Wednesday, August 25, 2010

Review: Thieves & Kings

Thieves & Kings Volume One, The Red Book
by Mark Oakley
I Box Pub (1998), Edition: 2, Paperback, 154 pages

Thieves & Kings volume one contains the first six issues of the series.
The events are set in a land called Oceansend, the capital city is Highborn, I suppose during the sixteenth century.
Rubel, the main character, is a young thief escaping from soldiers and other elder people. Thief with the meaning also as paladin of some important ideal.
Rubel has a friend and companion: his imp, a small devil. At the beginning of the third chapter they explain what an imp is.
The other characters are: Katara, the princess; Kangar, her brother; and the Shadow Lady of the Sleeping Wood.

Rubel helps Katara to find the crown, the king had hidden it previously, and so begins the friendship between a thief and a princess.
After four years of navigation, Rubel comes back wanting to meet again the princess. Is Rubel willing to meet the princess at the end? Maybe after a lot of troubled events, and many runs on the roofs.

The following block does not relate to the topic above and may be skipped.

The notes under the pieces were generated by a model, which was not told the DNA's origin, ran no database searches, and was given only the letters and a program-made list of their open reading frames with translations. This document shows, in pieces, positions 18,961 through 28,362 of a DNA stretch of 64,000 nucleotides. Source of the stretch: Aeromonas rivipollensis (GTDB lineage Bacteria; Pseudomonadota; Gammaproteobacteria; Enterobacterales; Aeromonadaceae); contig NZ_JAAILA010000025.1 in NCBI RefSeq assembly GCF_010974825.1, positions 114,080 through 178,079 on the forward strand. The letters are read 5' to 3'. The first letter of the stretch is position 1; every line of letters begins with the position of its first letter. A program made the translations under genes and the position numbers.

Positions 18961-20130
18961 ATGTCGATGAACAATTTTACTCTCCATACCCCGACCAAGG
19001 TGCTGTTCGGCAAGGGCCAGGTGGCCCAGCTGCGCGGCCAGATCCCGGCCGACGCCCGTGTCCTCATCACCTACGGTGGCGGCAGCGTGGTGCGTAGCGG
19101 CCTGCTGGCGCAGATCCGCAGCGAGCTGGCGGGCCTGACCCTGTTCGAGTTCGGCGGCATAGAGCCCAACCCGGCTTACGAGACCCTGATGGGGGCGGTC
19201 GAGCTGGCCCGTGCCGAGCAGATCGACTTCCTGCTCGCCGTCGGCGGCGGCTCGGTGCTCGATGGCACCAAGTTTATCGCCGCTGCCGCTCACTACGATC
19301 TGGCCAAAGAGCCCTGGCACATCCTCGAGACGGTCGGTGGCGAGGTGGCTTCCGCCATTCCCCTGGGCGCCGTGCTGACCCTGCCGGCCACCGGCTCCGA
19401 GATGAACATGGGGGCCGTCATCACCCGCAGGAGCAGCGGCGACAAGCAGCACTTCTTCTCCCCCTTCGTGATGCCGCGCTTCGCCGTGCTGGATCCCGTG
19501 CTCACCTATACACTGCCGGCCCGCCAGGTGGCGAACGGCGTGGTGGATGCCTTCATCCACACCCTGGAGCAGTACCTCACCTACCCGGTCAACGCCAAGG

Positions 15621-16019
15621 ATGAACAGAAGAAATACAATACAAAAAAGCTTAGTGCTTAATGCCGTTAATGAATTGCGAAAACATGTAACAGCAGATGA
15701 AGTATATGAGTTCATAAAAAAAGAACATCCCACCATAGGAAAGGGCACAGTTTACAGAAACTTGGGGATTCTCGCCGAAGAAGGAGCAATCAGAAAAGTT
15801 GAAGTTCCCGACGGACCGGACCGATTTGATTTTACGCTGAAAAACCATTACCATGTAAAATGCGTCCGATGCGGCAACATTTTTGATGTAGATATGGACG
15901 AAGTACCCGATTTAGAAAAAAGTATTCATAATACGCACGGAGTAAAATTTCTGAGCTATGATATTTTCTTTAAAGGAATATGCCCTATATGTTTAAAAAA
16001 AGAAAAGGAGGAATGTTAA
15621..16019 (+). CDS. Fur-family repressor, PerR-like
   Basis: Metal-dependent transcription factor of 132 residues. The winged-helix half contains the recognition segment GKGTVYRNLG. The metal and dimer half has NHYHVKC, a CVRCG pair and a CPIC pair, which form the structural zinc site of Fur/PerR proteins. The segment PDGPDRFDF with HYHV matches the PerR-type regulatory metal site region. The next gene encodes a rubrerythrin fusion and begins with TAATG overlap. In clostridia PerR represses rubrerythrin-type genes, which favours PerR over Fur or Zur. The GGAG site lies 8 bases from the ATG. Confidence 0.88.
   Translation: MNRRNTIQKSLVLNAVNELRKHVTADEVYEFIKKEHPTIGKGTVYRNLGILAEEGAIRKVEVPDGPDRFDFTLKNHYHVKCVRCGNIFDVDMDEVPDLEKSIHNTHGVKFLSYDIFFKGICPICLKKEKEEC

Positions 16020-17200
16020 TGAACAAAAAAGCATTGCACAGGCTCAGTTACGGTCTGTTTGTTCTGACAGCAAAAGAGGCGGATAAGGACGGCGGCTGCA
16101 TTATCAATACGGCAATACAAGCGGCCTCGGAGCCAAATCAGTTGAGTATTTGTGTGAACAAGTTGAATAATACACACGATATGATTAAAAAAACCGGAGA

This graphic novel is different from the usual because there are traditional drawings and many parts of prose; the best of the novel are the last one.
The drawings about buildings, ships, and general surroundings are very well done. I liked one in chapter three illustrating a street with the port in the background. Faces’s drawings are less accurate.

‘At the time when they are small and struggle to please their parents and older brothers and older sisters and all the elders in the worlds that they trust or fear ... At that time when they are very young, all mortal souls seek to be pure and good, and by this way they so perceive imperfections upon the world, and they learn to despise that which causes hurt and illness of body and soul. ... with noble heart they go.’ (almost at the end of the novel)

At the end of volume one: Katara meets a Bridge Troll. Who knows the answer of the Troll’s riddle?
‘What glides over water, and rolls over stone, What sits on its haunches and ...?’

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